“Loud and Clear” (First Place: Portrait)
US Air Force Staff Sgt. Nadia Rowell, health services management journeyman, 43rd Aeromedical Evacuation Squadron, Pope Army Airfield, N.C., stands for a portrait outside the aeromedical evacuation crew tent at Joint Readiness Training Center, Fort Polk, La., March 15, 2014. Service members at JRTC 14-05 are educated in combat patient care and aeromedical evacuation in a simulated combat environment.
“Game Time” (Second Place: Portrait_
A player for the Fort Dorchester High School Football team yells to motivate players in a hostile regional game against Bluffton High School at Bluffton High School Stadium, Oct. 24, 2014.
“The Army Chaplain” (Third Place: Portrait)
A Polish World War II re-enactor portrays an army chaplain with the 106th Infantry Division in the same forest the 106th fought in 70 years previously during the Battle of the Bulge, on Saturday, Dec. 13, 2014.
“Beyond” (First Place: Sports and Photo Of The Year)
US Air Force Capt. Sarah Evans jumps rope in a gym in San Antonio, Texas. Evans was diagnosed with cancer while deployed to Afghanistan and was medically evacuated back to the United States where her leg was amputated.
“Roar” (Second Place: Sports)
AFNORTH’s Eliska Volencova reacts with teammates Erica Balkcum and Emma Rainer after coming back from 10 points to defeat Hohenfels 22-19 in the DODDS-Europe basketball championships Division III semi-final game Friday, Feb. 21, 2014.
Untitled (Third Place: Sports)
Cheerleaders from the University of Missouri gather prior to the start of the game against the University of South Carolina Sept. 27, 2014 in Columbia, S.C. Missouri won, 21-20.
Air Force Staff Sgt. Vernon Young won photographer of the year for the following photos: “Timing” …
A US Army soldier swings a golf club after duty on March 29, 2014.
“A Deeper Connection” …
US Army Staff Sgt. Damion Kennedy shares a laughs with a local Afghan man as he provides overwatch for a base detail project on April 8, 2014.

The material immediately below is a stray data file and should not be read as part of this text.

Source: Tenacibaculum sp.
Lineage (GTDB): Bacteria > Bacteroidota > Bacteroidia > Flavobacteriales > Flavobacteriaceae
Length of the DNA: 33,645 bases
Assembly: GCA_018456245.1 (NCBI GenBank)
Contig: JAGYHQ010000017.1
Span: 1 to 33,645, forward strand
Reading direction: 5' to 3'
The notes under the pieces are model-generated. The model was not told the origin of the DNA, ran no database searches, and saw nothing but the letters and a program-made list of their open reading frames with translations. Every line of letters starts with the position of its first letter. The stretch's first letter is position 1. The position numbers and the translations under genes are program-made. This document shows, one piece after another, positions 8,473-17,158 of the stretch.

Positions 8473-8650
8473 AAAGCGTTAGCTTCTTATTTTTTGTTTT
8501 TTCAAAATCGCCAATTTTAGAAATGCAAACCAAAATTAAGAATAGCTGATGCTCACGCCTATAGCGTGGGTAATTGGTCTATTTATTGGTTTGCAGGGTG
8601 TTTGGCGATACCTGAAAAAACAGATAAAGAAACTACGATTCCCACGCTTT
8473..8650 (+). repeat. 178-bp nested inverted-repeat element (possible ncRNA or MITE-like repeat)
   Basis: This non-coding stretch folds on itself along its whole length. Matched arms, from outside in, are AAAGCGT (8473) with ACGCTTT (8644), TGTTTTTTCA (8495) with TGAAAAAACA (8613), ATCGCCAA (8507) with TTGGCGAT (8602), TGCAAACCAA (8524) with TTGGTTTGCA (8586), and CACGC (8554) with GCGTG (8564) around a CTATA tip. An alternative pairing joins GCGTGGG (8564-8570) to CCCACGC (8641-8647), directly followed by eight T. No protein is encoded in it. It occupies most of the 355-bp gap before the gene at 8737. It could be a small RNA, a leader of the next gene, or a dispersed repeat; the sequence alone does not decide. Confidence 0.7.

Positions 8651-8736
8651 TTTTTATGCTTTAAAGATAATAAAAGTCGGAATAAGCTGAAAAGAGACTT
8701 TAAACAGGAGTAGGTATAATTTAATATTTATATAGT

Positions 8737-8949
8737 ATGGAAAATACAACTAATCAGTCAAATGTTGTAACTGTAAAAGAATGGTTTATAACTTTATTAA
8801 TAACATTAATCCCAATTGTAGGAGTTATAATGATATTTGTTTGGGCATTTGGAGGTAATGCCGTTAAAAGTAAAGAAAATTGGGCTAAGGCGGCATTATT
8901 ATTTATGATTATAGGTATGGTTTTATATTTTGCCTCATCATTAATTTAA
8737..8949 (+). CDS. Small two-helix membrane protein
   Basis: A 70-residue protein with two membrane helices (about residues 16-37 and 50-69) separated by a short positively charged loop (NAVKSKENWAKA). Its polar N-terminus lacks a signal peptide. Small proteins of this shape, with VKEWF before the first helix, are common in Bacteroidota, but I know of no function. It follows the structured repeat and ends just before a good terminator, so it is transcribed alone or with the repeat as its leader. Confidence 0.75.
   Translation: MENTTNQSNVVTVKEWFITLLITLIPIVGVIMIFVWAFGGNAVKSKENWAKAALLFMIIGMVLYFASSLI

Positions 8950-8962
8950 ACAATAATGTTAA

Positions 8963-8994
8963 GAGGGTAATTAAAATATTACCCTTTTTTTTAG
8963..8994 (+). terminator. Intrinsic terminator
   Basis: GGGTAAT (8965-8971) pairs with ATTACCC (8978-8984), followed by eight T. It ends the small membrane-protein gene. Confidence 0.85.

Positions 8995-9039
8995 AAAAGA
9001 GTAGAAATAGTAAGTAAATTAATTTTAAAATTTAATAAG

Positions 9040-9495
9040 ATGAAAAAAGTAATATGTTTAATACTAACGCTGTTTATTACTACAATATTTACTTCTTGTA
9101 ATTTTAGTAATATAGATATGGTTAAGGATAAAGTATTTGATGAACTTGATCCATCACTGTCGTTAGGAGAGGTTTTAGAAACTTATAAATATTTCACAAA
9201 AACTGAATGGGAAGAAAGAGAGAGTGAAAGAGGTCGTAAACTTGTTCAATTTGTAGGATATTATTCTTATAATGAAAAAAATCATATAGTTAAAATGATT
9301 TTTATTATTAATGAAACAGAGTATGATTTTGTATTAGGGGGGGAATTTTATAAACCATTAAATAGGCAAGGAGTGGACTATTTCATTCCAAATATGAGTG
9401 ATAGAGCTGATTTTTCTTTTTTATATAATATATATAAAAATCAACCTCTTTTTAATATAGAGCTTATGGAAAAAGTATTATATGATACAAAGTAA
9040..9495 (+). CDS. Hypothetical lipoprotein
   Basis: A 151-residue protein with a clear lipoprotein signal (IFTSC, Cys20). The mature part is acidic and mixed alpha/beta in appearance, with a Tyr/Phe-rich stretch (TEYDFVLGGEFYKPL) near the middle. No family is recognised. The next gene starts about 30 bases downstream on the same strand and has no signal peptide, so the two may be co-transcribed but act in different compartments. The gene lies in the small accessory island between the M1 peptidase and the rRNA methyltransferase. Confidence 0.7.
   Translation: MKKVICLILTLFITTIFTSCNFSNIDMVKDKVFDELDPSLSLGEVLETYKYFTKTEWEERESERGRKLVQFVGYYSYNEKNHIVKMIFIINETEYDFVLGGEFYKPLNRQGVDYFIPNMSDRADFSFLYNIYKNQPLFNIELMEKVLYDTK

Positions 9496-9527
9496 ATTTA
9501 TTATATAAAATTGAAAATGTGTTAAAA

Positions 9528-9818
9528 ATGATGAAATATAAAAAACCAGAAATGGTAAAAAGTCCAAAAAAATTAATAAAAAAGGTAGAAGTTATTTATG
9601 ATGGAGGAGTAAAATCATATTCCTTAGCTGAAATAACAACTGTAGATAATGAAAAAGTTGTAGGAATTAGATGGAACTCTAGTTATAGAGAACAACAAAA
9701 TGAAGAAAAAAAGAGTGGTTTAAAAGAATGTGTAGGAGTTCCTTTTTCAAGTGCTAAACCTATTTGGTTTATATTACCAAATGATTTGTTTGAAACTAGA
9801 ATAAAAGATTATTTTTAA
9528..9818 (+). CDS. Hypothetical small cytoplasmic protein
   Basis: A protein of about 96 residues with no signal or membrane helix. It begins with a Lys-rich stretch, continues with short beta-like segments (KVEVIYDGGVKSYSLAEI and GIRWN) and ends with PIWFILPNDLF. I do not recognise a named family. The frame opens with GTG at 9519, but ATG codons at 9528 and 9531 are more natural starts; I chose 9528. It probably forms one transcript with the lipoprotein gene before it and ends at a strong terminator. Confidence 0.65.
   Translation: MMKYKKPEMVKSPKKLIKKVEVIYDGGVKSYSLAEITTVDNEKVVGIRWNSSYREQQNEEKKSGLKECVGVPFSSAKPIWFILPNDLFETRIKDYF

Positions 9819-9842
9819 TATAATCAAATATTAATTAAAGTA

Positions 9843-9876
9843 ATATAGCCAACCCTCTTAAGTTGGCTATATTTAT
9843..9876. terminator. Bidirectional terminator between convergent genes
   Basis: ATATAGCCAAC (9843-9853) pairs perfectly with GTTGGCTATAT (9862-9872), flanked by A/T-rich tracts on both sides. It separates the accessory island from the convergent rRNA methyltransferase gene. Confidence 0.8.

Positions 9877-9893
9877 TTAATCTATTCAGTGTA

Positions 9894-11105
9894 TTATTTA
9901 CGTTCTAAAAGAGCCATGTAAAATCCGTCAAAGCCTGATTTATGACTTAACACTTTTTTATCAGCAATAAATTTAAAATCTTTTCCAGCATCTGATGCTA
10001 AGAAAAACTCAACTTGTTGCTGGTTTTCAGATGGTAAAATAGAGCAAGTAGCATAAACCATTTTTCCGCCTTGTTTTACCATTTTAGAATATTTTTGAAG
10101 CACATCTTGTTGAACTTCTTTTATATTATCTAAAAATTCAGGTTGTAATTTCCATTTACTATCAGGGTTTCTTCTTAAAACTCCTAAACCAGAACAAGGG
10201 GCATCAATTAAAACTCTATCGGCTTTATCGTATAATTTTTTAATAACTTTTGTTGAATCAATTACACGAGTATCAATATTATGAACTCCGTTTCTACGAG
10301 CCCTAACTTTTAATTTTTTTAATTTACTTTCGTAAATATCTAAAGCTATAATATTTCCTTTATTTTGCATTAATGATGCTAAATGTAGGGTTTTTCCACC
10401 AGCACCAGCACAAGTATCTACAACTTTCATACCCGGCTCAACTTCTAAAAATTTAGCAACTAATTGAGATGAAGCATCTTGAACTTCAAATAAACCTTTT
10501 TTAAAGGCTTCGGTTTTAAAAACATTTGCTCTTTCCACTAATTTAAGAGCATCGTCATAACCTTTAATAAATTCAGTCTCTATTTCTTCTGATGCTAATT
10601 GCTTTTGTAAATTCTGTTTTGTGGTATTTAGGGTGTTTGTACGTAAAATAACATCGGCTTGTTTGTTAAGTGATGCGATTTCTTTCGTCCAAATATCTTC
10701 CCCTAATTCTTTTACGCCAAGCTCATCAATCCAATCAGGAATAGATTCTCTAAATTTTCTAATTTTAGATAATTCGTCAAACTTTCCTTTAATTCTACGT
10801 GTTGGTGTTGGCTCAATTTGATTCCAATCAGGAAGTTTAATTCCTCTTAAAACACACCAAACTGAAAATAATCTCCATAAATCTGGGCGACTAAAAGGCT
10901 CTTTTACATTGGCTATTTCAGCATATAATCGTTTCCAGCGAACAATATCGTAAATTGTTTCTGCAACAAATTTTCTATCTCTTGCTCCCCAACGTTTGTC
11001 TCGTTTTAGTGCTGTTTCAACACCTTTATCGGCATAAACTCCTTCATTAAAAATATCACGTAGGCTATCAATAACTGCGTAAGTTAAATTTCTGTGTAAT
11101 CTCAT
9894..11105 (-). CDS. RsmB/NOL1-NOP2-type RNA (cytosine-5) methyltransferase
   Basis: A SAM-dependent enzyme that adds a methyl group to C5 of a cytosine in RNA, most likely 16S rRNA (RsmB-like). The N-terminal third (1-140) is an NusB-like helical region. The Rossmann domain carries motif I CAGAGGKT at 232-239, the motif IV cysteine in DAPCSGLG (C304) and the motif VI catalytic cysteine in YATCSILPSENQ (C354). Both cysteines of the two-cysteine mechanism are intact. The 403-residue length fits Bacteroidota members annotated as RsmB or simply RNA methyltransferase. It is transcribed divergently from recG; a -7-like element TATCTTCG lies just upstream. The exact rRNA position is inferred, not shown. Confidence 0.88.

“Low Pass” …
US Air Force Tech. Sgt. Josh Martin, 438th Air Expeditionary Advisory Squadron, Mi-17 aerial gunner, provides rear security on a Mi-17 helicopter over Kabul, Afghanistan, on May 31, 2014.
“Faces of Afghanistan” …
An Afghan man spends a moment alone inside the Afghan National Army (ANA) military planning room prior to serving tea to soldiers on June 11, 2014. The Afghan man provides drinks and cleaning supplies to soldiers as they transition in and out of the ANA command section.
Days after China sent a half-dozen bombers into the Pacific for military exercises, US Air Force B-52 bombers and F-15 fighters linked up with Japanese aircraft for joint drills.
Two B-52H Stratofortress heavy long-range bombers out of Andersen Air Force Base on Guam joined F-15 Eagles from Kadena Air Force Base for exercises with the Japanese Air Self-Defense Force on April 4, 2019, The Japan Times reported, citing a US Air Force spokeswoman.
Aircraft tracking data for the B-52 flights appears to show the aircraft flying through the Miyako Strait as they made their way toward Western Japan.
The Miyako Strait is a strategically valuable waterway between the Japanese islands of Miyako and Okinawa, providing the Chinese navy its main route into the Pacific Ocean.
A Chinese H-6 bomber.
The exercises conducted April 4, 2019, like those carried out on March 20, 2019, were reportedly part of US Indo-Pacific Command’s Continuous Bomber Presence mission, which it has done since 2004. Bomber flights and joint drills are conducted regularly to deter aggression.
Allied training “in the vicinity of Western Japan” followed substantial Chinese military activity in the area earlier in the week.
On March 30, 2019, Chinese People’s Liberation Army Air Force Xian H-6K long-range bombers, accompanied by one Tupolev Tu-154MD electronic intelligence aircraft and at least two fighters, flew through the Miyako Strait, The Diplomat reported.
Two days later, two Xian H-6G maritime strike bombers supported by a Shaanxi Y-9JB electronic-warfare and surveillance aircraft flew through the strait. Japan scrambled fighters to intercept the approaching Chinese aircraft, just as it did on March 30, 2019.